However, ‘Ryan’ described Dr Rathnam's return to Malaysia as “another failure of the system.”

‘Ryan’ concluded by saying that he hopes that by telling his story, it would encourage other people in similar circumstances to come forward and to not feel ashamed.

“If it helps just one person, it will be worth it to tell my story.

“This should not be happening in what should be a safe place; a place in which you place your trust and are at your most vulnerable... they need to be named and shamed.” 

In a statement to RTE, Naas General Hospital said: “On the day the first complaint was received [February 28, 2011], the Hospital convened a serious incident review meeting” and  "decided to suspend the doctor from duty with immediate effect pending the outcome of a Trust in Care process… The doctor has never returned to work since his suspension…”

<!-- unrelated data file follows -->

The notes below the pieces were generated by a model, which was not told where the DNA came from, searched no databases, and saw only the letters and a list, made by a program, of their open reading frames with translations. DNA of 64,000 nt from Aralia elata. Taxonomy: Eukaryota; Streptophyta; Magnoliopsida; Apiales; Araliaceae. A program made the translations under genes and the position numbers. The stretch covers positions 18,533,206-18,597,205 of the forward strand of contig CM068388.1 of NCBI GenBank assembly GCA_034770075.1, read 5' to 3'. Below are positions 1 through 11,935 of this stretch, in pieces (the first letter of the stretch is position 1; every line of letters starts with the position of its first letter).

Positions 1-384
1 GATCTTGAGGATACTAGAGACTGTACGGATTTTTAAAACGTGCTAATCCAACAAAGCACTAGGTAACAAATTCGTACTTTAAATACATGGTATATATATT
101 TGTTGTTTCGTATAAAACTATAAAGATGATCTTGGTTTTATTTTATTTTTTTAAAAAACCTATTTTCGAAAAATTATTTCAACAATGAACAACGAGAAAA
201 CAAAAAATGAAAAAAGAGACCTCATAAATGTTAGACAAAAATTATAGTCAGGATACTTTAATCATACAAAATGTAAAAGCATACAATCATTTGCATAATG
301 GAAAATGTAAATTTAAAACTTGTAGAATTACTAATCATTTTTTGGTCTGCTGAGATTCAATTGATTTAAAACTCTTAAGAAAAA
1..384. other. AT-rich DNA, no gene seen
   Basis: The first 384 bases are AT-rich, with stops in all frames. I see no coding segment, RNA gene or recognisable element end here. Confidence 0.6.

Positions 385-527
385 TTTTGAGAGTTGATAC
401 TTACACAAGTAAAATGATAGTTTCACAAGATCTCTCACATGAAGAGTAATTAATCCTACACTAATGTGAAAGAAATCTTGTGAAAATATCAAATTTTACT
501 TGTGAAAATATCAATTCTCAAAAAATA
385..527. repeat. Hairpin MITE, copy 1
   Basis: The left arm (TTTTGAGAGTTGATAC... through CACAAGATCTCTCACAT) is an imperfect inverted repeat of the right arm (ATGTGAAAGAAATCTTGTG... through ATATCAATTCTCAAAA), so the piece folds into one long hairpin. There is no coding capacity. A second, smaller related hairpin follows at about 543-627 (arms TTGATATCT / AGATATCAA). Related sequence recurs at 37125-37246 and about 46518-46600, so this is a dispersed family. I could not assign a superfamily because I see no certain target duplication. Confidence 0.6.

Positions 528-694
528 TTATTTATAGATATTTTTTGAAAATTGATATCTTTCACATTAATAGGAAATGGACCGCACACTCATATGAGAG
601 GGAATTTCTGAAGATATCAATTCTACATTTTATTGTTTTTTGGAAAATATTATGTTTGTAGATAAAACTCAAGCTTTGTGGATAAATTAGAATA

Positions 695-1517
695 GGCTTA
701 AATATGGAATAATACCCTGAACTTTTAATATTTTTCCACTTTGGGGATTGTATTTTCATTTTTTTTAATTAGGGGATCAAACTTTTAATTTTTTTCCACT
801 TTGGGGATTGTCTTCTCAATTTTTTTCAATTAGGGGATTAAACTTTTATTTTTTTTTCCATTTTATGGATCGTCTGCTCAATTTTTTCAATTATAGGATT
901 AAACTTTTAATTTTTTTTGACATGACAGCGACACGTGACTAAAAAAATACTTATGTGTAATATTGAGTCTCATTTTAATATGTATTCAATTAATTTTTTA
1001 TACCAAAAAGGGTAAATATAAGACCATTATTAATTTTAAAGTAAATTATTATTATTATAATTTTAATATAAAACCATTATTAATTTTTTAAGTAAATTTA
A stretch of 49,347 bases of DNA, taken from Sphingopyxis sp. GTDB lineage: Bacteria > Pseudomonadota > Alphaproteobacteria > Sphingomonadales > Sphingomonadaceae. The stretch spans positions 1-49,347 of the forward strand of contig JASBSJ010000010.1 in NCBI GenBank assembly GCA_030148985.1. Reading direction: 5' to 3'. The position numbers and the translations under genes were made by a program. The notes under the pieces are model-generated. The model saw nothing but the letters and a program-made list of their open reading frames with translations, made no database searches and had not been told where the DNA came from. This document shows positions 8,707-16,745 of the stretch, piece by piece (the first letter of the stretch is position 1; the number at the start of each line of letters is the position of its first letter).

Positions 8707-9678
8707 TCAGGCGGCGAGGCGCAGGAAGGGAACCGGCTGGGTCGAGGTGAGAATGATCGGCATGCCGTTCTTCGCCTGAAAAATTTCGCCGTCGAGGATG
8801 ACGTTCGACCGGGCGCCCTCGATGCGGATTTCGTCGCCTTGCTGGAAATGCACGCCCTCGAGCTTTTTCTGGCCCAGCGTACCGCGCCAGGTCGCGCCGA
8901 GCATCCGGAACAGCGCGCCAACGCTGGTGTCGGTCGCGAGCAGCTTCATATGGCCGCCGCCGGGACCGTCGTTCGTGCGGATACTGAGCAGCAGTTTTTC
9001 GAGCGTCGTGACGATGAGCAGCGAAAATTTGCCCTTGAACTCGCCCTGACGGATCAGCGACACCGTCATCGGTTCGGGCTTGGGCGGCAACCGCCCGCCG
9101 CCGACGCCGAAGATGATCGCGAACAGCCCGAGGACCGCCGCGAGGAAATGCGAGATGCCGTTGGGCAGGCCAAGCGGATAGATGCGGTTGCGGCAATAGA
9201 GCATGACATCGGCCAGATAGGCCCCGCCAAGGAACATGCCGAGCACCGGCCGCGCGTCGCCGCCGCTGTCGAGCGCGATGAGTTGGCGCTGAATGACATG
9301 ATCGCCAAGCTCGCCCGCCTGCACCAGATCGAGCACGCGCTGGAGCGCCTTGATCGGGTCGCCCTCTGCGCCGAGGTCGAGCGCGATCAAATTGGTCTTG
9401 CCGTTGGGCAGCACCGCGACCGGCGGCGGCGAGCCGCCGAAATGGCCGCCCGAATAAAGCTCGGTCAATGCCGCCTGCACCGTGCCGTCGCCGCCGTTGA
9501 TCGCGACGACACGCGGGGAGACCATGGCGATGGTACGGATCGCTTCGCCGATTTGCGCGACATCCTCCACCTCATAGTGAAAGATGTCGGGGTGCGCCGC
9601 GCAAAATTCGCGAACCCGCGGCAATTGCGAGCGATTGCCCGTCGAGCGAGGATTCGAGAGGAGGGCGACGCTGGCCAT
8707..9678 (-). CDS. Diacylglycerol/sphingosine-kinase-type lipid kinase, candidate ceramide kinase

“The Hospital notified the allegations to the Irish Medical Council, HSE Child Protection Services and An Garda Síochána in April 2011”.

This was more than a month after it received the first complaint.

Before Gardaí questioned Dr Rathnam, he left Ireland. However, ‘Ryan’ was not told by Naas Hospital or the Gardaí that Dr Rathnam had left the country, and said that for a year he lived in fear of bumping into him in the supermarket or on a street."

Naas General Hospital told RTÉ Investigates: “The lack of ongoing communication and follow up is not in line with the standard of practice nowadays… we acknowledge this was not adequate… [and] The Hospital would like to sincerely apologise to those involved…”